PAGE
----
In the past, BDS have claimed that they do not have an issue with Jews, they just have an issue with Zionists. This has always rung false for us, as most polls put the number of American Jews who are Zionists at upwards of 95%, but the Mapping Project pulled away any pretenses that may once have existed. Hillels and Chabads on college campuses, organizations for Jewish teens, private Jewish high schools, organizations meant to support Jews with disabilities and give them access to cultural and religious programming, and much more were on that map. Beyond those individual groups, the map condemns the Jewish Community Relations Council (JCRC) of Greater Boston as a propaganda and lobbying coalition, branding any group affiliated with the Council as a dangerous Zionist group. This includes not only Jewish veteran groups, Holocaust survivor groups, groups for LGBT Jews, and Jewish Community Centers (JCC), but also the Orthodox Union, the Union of Reform Judaism, and the United Synagogue of Conservative Judaism. This targeting sends a very clear message that when they talk about Zionists, they mean all Jews; Reform, Conservative, Orthodox, and anyone in between are subject to their condemnation.
Such a targeting of Jewish life is undeniably antisemitic and leaves me wary about the coming school year. In a world where shuls must have armed security and still face hostage situations and shootings, in a world where I must go through a metal detector to go to the JCC near my house, in a world where Jews make up less than 2% of the American population but are the victims of 60% of the religiously motivated hate crimes, how is this map not a call to violence? Alongside the vitriol the project spewed at universities, Jewish cultural centers, and synagogues, it gave the exact addresses of each of these institutions. It pointed out where the Jewish institutions were, blamed them for many of the most pervasive social issues facing Boston and Massachusetts residents, and then had the gall to claim that their map was not attempting to incite violence.
The other trend that the map reflects, besides the recent rise in antisemitism, is the overall rise of anti-intellectuallism and dislike of compromise. Many of the groups called out by the map were coalition building groups, working to promote peace and conversation between those who are pro-Israel and those who are pro-Palestine. Some were also university archeological and history programs that even dared to admit to the truth of Jewish history in the land of Israel who they lambasted for “attempting to provide scientific legitimacy to the mythological underpinnings of Zionism,” through the copious amounts of archaeological evidence they found and studied. This kind of denial of history and desire for institutions to change historical facts to fit their political beliefs is extremely dangerous and, if ever achieved, would have devastating long term results. It also sets their movement as a staunch opponent of realistic peaceful solutions, dialogue, or any kind of compromise, attempting to assert that the conflict is not a conflict at all, but rather a black and white, one-sided, aggression. Far from any attempts at bringing safety and peace to the situation, this map and its ideology reflect a desire to inspire hate and discord.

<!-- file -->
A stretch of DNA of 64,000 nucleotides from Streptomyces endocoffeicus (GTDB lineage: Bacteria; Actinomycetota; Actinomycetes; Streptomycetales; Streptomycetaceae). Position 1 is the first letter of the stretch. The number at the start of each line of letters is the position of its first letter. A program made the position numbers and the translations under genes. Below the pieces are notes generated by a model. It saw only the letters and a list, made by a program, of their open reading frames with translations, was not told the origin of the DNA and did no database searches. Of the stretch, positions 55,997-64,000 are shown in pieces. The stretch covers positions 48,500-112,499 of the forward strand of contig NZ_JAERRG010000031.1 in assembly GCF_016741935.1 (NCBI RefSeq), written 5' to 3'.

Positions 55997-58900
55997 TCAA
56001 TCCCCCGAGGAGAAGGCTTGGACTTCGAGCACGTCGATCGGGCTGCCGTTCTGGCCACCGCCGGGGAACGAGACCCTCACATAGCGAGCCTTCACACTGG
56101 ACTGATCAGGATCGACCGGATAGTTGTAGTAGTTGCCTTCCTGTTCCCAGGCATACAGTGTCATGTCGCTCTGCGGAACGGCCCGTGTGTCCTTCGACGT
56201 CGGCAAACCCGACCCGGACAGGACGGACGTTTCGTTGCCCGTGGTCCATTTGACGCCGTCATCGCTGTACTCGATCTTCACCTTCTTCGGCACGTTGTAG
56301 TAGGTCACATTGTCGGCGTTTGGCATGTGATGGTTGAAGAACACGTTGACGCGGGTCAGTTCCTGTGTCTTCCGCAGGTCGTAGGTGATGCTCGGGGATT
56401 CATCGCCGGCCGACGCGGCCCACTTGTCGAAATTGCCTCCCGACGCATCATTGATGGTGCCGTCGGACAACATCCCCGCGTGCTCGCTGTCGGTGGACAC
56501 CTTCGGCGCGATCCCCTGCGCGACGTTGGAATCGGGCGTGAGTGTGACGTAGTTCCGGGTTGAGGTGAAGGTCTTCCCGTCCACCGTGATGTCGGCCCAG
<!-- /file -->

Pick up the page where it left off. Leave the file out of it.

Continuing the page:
The project is not altogether surprising to those who have long stated that this is the route that BDS would inevitably go down. It is a depressing and worrying reminder that these groups will happily bring harm to Jewish children, to Jewish college students, to the most vulnerable in a community that is already vulnerable as a whole. Since the map was launched, national BDS spokespeople have tried to distance themselves from it, but it is following exactly the principles that they have long espoused and encouraged. The fight against BDS is often most visible on college campuses, but the organization is, and will continue to, target Jews in every aspect of life, finding in the Jewish community a scapegoat to blame for any and every social ill they can imagine, as many before them have done to our community. Going back to Boston for college in the fall, this incident will remain firmly in my memory and, hopefully, will wake more people up to the danger presented by BDS and their ideology.